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PGA Championship Notes

Phil Mickelson, Padres owner, inspires others

Phil Mickelson is now a part owner of the San Diego Padres.

Matt Sullivan/REUTERS

Phil Mickelson is now a part owner of the San Diego Padres.

KIAWAH ISLAND, S.C. — With Phil Mickelson now a part-owner of his hometown San Diego Padres after the club’s recent sale to a group he joined, the possibility of having other golfers owning a professional sports team has been a lighthearted pretournament topic at the PGA Championship.

“Absolutely,” Tiger Woods said when asked if he’d be interested in owning one of his favorite teams. “I just need a lot more money. My teams are the Lakers, Dodgers, and the Raiders, so I’ve got to play really well.”

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Keegan Bradley is a frequent practice-round partner with Mickelson, and as a diehard fan of Boston’s teams, he was quick to make a request.

“I told him to take it easy on my Red Sox, don’t take any of the players, he can stay over there on that West Coast,” Bradley said. “Padres are the next greatest baseball team to ever happen now . . . I think as an owner, you couldn’t ask for a more exciting guy to have in there. I know he’s very proud, he’s very excited.”

Has Bradley ever given any thought to purchasing a piece of the Red Sox, Patriots, Celtics, or Bruins?

“I mean, that would be a dream of mine,” Bradley said. “To own a piece of a Boston team would be about the coolest thing I could ever do in my life.”

Captain’s pick?

When the first- and second-round pairings were released, some eyes were raised at the 1:40 p.m. Thursday group off the first tee, which includes Mickelson and Davis Love III. Padraig Harrington is the third member.

Mickelson hasn’t been a factor in more than two months — he tied for 65th at the US Open, missed the cut at the British Open, and tied for 43d last week at the Bridgestone Invitational — and has dropped to eighth in the Ryder Cup points list. The top eight after the PGA Championship automatically qualify for the team, so Mickelson’s inclusion on points is tenuous. Being paired with Love — the US captain — led some to speculate that it was an orchestrated move so Love could see what kind of form Mickelson has.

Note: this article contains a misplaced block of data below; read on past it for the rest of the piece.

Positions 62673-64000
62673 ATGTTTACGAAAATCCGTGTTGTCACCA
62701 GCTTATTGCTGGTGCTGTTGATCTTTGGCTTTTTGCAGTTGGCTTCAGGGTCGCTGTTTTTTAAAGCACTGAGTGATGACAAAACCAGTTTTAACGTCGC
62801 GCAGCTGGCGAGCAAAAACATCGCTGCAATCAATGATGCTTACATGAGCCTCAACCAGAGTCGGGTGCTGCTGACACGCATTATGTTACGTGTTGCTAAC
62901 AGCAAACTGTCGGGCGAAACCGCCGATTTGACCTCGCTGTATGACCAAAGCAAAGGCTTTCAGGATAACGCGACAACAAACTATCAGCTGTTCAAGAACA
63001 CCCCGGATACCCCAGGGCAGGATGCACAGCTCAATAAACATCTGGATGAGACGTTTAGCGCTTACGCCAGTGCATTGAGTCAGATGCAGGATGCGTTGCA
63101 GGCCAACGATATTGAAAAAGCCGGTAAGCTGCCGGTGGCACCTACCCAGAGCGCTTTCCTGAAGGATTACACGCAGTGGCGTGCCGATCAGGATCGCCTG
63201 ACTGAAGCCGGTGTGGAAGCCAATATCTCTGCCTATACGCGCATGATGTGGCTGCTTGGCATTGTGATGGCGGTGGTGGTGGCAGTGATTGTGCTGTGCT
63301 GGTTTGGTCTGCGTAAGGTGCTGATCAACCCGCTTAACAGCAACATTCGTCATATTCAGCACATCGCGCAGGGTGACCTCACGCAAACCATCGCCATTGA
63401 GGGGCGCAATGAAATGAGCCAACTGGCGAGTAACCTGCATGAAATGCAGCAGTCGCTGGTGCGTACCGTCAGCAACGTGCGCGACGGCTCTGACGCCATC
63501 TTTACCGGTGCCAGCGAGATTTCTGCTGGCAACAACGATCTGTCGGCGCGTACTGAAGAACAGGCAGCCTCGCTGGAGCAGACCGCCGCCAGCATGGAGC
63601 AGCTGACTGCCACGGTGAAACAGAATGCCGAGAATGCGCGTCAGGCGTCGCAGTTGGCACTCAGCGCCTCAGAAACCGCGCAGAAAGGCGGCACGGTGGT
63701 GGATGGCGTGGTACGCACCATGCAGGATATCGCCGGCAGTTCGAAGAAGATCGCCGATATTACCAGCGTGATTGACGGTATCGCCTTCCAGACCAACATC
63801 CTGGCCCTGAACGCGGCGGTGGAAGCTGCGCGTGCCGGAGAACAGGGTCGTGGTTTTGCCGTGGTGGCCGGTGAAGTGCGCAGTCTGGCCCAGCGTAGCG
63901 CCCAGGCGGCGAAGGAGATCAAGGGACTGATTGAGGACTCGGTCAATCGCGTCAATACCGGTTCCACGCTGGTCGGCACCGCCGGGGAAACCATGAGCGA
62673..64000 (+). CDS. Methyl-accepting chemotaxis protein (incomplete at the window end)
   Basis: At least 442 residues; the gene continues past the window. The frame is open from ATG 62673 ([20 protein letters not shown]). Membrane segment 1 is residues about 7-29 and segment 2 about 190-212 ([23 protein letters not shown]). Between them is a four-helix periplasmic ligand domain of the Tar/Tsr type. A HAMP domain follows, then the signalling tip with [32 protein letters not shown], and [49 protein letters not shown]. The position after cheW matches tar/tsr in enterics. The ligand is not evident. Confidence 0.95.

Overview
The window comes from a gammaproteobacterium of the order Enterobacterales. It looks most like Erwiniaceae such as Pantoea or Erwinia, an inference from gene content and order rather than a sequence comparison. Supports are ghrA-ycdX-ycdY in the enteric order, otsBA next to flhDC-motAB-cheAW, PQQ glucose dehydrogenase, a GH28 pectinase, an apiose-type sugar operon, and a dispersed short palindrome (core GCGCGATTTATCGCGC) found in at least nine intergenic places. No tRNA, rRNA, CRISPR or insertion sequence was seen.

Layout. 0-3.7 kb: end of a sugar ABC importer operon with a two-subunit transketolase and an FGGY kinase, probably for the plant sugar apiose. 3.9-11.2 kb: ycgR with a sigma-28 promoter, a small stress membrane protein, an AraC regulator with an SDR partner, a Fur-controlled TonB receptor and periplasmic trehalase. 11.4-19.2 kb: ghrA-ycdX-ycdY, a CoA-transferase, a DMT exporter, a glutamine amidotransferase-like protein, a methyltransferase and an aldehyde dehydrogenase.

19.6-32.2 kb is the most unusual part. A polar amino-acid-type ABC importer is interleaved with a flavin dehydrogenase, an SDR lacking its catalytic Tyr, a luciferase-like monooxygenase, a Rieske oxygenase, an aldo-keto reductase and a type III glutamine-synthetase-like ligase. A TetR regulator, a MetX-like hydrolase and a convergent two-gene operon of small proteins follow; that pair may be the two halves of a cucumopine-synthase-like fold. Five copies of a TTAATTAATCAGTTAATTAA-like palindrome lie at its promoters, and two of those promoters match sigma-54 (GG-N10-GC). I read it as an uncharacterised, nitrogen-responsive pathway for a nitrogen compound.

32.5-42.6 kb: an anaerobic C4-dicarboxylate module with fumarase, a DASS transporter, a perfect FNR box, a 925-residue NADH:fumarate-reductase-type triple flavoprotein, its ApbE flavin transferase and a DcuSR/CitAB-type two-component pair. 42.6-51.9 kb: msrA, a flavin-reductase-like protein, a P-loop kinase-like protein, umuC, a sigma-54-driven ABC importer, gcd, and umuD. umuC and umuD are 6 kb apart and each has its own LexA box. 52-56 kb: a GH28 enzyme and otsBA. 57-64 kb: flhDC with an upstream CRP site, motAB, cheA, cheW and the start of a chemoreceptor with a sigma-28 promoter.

Not true, said Kerry Haigh, the managing director of championships for the PGA of America.

“We don’t take player requests for any pairings, no sir,” Haigh said. “We have a formula for the pairings, and all PGA champions play together. However they came out, that was how it came out.”

Love (1997), Mickelson (2005), and Harrington (2008) fit into the category of past tournament champion.

McIlroy a ‘B’ lister

Rory McIlroy’s second season on the PGA Tour — he was a member in 2010, gave up his membership last year, then rejoined — has been a mixed bag. When it comes to the World Golf Championships, McIlroy has been solid: He lost in the Match Play final to Hunter Mahan, was third at Doral, and tied for fifth last week at the Bridgestone Invitational. There’s also a win at the Honda Classic, a playoff loss to Rickie Fowler, and a brief stint as the world’s top-ranked player.

But in the season’s first three majors, McIlroy has been all but invisible. He went 77-76 on the weekend at the Masters and tied for 40th, missed the cut at the US Open, and tied for 60th at the British Open. He also missed cuts at the Players Championship and the Memorial.

“If I had to give my season a grade to this point, I’d probably give it a B,” McIlroy said. “There’s still a lot of golf left to play, but very happy with some of the golf I’ve played this year.”

McIlroy tied for third at the PGA in 2009 and 2010, then played through a wrist injury last year after hitting a tree root early in his first round.

“There were a few goals I set for myself at the start of the year, which I achieved. Getting to No. 1 in the world, playing well, winning a tournament early,” McIlroy said. “Then the second half of the season, it’s been a little bit more of a struggle.”

Stockton honored

Dave Stockton, the 1991 Ryder Cup captain when the matches were held at the Ocean Course and a two-time winner of the PGA Championship (1970, 1976), was honored with the PGA’s Distinguished Service Award in a ceremony Wednesday night . . . Ben Crane withdrew on Wednesday with a back injury, and was replaced in the field by Chris Stroud, who will be making his first PGA Championship appearance.

Michael Whitmer can be reached at mwhitmer@globe.com.
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